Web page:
A demonstration search of library bibliographic resources with scholarly profile information and other types of annotated, linked and open data across Cornell, Harvard and Stanford libraries is the goal of this two-year Mellon-funded project. The partners are assembling a flexible ontology standard that will enable the exchange of library information in order to "break out of library silos" to enrich our scholarly resources. The LD4L ontology refines the BIBFRAME ontology proposed by the Library of Congress and reuses components of the VIVO-ISF ontology along other standard frameworks.
Krafft reviewed use cases that illustrated how to take advantage of many LD4L data combination capabilities. A management tool for virtual collections across collaborating libraries is one of several potential applications.
A full cross-institutional catalog search demonstration will be available in January 2016. Jon Corson-Rikert noted many open questions and issues: how will LD4L data scale up to the real-world magnitude of library catalog data; how will geographic data be added for record enrichment and assessment; more stable and persistent URIs will be required to take advantage of queries; and how can the "deep scholarly graph" be leveraged to surface more relevant works?
The ISF Ontology: Lessons in Mapping
Symplectic upgraded their harvester to update mappings to VIVO-ISF earlier this year. In upgrading the data translations to the VIVO ISF ontology Triggs reviewed the lack of standard types, especially in activities, when mapping to a structured ontology.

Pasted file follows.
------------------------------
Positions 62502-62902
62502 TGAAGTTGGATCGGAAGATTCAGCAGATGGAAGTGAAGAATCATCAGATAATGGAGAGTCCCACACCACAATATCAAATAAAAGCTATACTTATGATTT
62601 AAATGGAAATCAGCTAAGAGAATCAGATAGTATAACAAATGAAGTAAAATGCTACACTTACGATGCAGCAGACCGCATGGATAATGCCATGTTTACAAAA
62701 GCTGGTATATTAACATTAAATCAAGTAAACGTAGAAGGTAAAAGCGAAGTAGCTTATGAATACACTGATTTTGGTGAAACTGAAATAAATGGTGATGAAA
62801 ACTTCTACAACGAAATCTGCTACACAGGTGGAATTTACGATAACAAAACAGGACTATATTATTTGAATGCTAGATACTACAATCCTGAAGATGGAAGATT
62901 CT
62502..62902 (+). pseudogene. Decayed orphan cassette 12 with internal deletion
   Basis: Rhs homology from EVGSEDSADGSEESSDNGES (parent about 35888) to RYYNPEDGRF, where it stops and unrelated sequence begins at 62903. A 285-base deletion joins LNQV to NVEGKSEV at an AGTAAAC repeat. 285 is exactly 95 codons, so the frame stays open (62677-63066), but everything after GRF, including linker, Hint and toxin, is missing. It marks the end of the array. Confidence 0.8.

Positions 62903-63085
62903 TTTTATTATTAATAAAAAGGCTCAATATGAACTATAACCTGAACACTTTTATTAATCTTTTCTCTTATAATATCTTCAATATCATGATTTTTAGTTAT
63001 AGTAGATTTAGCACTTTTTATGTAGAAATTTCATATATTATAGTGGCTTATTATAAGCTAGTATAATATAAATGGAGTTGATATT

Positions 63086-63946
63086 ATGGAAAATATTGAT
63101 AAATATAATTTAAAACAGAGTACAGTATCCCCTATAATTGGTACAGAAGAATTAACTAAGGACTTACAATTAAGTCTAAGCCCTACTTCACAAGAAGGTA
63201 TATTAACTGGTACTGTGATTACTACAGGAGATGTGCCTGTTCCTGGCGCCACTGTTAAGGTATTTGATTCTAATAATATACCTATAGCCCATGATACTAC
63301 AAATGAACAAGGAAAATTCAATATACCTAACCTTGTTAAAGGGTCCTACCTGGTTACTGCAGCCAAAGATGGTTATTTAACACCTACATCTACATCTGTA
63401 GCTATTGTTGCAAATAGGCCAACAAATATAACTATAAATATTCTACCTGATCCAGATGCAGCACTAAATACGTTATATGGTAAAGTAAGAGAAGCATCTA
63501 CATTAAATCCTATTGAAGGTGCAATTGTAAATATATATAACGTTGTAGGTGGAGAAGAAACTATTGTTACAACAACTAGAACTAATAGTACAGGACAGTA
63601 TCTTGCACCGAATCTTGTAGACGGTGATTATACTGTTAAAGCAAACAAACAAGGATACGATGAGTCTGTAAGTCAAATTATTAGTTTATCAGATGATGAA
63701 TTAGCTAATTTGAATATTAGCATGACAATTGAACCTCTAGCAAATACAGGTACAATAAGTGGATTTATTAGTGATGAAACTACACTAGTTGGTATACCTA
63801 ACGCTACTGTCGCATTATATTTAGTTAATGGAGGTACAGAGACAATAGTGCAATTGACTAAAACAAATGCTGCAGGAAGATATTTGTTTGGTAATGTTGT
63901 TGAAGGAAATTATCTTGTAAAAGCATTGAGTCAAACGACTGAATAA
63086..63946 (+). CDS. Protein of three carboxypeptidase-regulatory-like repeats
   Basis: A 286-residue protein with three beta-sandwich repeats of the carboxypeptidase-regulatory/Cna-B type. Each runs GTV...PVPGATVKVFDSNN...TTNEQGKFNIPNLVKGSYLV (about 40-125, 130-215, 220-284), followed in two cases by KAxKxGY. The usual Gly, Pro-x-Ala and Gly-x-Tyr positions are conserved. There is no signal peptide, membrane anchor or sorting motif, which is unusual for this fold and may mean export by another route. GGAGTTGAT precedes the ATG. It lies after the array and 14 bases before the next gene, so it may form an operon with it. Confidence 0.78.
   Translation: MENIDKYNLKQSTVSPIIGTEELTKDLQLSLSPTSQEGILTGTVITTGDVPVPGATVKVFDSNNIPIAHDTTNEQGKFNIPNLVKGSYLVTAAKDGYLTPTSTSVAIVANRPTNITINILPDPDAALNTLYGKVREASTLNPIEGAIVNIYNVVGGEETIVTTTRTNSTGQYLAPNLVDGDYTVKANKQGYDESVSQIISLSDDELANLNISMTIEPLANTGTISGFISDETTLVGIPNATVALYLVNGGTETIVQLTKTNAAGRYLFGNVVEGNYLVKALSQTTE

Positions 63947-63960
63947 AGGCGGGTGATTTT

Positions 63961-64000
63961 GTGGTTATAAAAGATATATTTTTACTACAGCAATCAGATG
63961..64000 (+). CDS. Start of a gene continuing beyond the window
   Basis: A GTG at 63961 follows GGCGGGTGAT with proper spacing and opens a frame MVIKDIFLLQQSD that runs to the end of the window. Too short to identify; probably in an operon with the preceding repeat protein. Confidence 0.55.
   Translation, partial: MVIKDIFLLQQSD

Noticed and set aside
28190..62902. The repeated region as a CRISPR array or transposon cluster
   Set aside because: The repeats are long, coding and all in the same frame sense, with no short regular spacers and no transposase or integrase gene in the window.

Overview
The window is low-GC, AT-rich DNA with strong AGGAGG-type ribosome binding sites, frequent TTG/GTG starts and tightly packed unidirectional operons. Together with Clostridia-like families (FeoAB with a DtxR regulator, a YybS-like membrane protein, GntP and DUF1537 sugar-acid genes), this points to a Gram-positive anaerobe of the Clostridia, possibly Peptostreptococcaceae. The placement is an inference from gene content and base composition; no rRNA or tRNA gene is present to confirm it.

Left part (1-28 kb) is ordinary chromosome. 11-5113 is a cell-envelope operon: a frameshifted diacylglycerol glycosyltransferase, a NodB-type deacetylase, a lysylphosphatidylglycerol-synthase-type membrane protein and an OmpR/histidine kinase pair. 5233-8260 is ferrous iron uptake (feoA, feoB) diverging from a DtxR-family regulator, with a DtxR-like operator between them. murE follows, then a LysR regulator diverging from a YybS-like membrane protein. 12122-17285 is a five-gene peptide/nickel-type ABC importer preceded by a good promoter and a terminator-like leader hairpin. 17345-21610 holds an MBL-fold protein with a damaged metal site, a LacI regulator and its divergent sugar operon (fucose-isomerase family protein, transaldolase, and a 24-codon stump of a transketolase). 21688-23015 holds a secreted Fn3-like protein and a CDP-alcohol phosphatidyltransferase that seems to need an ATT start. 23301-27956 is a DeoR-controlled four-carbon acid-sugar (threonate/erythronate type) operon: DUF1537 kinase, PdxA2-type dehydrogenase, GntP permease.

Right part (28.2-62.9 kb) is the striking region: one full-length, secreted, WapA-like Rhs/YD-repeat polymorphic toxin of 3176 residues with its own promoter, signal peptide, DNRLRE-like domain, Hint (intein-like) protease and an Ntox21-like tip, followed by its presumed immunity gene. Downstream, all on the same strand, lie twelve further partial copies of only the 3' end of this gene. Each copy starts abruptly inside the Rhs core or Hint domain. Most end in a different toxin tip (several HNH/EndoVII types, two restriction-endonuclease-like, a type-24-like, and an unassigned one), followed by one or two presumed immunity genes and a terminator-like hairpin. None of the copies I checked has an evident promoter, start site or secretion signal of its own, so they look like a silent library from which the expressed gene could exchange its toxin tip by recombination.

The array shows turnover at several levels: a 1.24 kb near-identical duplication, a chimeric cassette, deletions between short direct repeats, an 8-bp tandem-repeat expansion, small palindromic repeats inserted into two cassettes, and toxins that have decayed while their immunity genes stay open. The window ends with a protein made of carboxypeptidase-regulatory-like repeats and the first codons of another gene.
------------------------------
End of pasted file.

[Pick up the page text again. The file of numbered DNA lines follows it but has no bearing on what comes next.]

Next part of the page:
He pointed out that definitions alone aren't a full mapping solution. Structure matters. For example some fields map to objects and some objects map to fields. A professional activity is an object with controlled fields, but when mapped to VIVO you have to do more object-level joining. This means you need to assign IDs when converting a field to an object, and then map those several references to the same ID.
Triggs suggested a gap analysis process between source and target systems:
- Start with the export of the type and field definitions in Elements, even if people have customized,
- List incoming object types and map to VIVO-ISF classes, then
- List the fields per object/class and assign them to data properties or object properties.
He believes that the community has learned a lot about what we are mapping to, which makes it easier to adapt to different institutions. Having well-populated VIVO profiles is important. Capturing more information and using more standards will bring the community closer to the needs of common ontology.
VIVO in a Networked Research Ecosystem
Jing Wang, Don Elsborg, Huda Khan, David Eichmann, and Eric Meeks
This session presented outcomes from an investigation into integration and interoperability to promote a more open and networked research ecosystem. Presenters offered observations and solutions around how to strengthen research network interconnections and how to manage greater network complexity.
Huda Kahn developed a modular solution that adds functionality to how the VIVO application already works. She can retrieve data formatted for display, but can also get the underlying RDF. The lookup is accomplished with the remote VIVO Solr index. It would be useful for the external lookup to go to CTSAsearch, an integrated index of researcher information harvested in VIVO data format from 65 institutions (or a SPARQL endpoint on that data).
Eric Meeks pointed out that it is often easier to read HTML rather than the underlying structured data. Linked and Open data is challenging as a client. He does not want "the semantic to be the enemy of the good".
A personal name resolution service would enable Huda Kahn's networked connections, suggested David Eichmann. He reviewed the services focused on identification of the individual that are integral to a networked research system.